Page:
Uncle Fred in the Springtime by P.G. Wodehouse (Doubleday, Doran, 1939) audiobook read by Stephen Fry (Audible, 2021) [as part of “The Blandings Collection”] Perhaps the most twisted and entwined plot that Wodehouse ever laid down. If anything, the Gordian Knot is perhaps too great, for the sheer effort of describing it leaves Wodehouse a bit short of his usual…
Sunset at Blandings
Sunset at Blandings by P.G. Wodehouse (Chatto & Windus, 1977; revised Everyman’s Library, 2015) The final, unfinished Wodehouse novel. Much like Pratchett’s ‘The Shepherd’s Crown’, the un-fleshed-out text stirs memories of what was, while throwing light on the authorial process. In this instance, Plum-worship has led to the adding of copious and mostly inconsequential third-party annotations.
Lord Emsworth and Others
Lord Emsworth and Others by P. G. Wodehouse (Herbert Jenkins, 1937) Nine short stories evincing Wodehouse’s usual joie de vivre and knack for comedic happenstance, yet, save for ‘The Crime Wave at Blandings’, lacking closure, giving instead the impression of half-conceptualised novels (or subplots thereof) cut down in the mid stages of drafting.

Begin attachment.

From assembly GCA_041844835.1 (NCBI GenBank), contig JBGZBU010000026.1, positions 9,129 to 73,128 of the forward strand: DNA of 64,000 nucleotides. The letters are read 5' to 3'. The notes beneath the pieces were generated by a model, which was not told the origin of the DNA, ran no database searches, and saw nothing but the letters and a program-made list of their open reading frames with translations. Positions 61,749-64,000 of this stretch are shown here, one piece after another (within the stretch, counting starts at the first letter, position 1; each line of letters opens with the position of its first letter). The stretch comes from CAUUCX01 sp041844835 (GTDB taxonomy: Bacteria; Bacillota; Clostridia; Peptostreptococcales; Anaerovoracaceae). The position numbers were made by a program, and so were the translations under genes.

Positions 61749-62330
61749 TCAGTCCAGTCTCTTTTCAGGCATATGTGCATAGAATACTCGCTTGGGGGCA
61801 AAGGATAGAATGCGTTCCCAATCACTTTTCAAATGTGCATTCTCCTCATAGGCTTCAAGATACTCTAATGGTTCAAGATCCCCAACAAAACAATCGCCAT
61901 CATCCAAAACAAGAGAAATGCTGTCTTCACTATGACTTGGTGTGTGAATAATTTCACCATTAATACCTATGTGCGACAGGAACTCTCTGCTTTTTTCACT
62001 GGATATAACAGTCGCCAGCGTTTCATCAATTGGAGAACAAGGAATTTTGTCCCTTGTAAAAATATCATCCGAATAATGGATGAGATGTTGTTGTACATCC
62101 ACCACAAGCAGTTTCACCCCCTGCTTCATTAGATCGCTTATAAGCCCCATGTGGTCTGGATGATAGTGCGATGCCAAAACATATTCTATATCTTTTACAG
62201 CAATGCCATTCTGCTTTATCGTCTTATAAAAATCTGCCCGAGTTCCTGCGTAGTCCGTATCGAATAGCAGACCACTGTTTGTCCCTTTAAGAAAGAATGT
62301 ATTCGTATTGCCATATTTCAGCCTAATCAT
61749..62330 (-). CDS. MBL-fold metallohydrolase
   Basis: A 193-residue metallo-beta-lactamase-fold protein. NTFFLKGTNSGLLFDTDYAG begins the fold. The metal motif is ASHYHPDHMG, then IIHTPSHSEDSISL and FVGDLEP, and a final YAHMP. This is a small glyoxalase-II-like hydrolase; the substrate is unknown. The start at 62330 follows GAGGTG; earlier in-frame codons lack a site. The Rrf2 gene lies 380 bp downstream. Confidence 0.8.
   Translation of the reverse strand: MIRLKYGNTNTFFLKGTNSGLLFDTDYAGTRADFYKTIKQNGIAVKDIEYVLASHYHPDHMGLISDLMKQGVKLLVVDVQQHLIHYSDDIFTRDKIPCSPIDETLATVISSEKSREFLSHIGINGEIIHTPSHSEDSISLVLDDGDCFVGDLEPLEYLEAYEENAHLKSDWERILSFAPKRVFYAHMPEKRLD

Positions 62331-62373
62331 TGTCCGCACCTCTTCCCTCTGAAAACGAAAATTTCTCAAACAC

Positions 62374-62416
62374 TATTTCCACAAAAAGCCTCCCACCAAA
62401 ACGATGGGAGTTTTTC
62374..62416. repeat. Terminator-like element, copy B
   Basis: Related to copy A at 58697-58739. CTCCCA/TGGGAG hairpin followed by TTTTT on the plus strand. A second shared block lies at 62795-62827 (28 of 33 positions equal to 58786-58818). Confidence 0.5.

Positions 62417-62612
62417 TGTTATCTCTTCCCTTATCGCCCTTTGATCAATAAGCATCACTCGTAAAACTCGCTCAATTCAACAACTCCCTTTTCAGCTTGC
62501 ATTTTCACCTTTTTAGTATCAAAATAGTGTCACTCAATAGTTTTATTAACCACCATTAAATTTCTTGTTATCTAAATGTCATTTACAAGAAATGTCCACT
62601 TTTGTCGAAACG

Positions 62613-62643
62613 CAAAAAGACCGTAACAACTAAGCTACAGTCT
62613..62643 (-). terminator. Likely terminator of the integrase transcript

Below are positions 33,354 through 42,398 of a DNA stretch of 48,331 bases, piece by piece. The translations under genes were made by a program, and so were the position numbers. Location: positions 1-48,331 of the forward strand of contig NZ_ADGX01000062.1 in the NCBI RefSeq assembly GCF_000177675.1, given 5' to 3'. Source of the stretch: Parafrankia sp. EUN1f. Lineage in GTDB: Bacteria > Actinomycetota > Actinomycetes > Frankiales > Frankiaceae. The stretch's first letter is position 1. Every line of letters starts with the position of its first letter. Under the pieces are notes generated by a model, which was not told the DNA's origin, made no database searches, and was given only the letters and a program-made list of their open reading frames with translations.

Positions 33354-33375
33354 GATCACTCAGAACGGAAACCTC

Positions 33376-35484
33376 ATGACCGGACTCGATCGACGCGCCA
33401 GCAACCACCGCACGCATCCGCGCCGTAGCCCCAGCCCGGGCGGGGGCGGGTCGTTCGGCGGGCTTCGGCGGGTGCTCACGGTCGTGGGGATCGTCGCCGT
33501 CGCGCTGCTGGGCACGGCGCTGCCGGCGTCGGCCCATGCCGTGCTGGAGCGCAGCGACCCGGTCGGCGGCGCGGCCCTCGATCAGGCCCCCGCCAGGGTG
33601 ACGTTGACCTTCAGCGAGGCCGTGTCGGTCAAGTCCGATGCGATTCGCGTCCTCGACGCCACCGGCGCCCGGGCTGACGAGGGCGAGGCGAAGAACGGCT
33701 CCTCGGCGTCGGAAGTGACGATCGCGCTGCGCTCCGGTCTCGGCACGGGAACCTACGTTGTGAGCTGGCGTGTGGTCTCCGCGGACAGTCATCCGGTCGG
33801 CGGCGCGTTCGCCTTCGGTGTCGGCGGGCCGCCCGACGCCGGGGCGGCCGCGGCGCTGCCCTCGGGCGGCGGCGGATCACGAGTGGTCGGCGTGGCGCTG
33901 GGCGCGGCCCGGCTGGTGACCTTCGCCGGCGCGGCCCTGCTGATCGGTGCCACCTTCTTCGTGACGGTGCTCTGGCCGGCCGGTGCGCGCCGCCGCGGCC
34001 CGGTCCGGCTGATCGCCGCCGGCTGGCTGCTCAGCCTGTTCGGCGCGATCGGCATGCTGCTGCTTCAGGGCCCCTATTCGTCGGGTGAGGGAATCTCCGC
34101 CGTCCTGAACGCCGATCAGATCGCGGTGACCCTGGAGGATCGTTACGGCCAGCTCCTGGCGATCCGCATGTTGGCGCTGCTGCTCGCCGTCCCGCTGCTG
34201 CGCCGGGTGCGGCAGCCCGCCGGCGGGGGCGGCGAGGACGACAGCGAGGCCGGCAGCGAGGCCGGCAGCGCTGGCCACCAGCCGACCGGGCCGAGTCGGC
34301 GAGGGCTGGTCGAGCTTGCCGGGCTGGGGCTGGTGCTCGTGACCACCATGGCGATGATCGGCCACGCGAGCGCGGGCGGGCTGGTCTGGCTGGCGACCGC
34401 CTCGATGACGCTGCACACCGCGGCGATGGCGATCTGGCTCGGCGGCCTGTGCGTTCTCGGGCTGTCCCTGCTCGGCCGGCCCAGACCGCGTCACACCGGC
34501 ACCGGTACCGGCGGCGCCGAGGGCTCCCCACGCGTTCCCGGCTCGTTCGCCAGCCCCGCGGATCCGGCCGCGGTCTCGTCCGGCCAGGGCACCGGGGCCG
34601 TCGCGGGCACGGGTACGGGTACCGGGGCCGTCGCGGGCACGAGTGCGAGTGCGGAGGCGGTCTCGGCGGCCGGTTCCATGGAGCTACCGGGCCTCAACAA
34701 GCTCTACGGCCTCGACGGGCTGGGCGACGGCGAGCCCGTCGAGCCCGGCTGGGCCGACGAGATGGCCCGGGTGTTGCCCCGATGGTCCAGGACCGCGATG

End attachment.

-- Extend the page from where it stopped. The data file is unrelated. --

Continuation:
Blandings, Series 1
Blandings, Series 1 adapted by Guy Andrews (BBC, 2013) Series One of Blandings, although adapted rather loosely from the P. G. Wodehouse books (and lacking their most memorable character, Gally Threepwood), nevertheless manages to conjure up a merriment not out of keeping with its source material. Well cast, fast-moving and frivolous.
A Pelican at Blandings
A Pelican at Blandings by P. G. Wodehouse (Barrie & Jenkins, 1969) Though less satirically relevant nowadays, Wodehouse’s novels of the (farcically characterised) idle rich retain their charm, not least of all by way of a prose style that in tone both adopts and parodies the lifestyle, romping with indifference, self-indulgence and Machiavellian remove.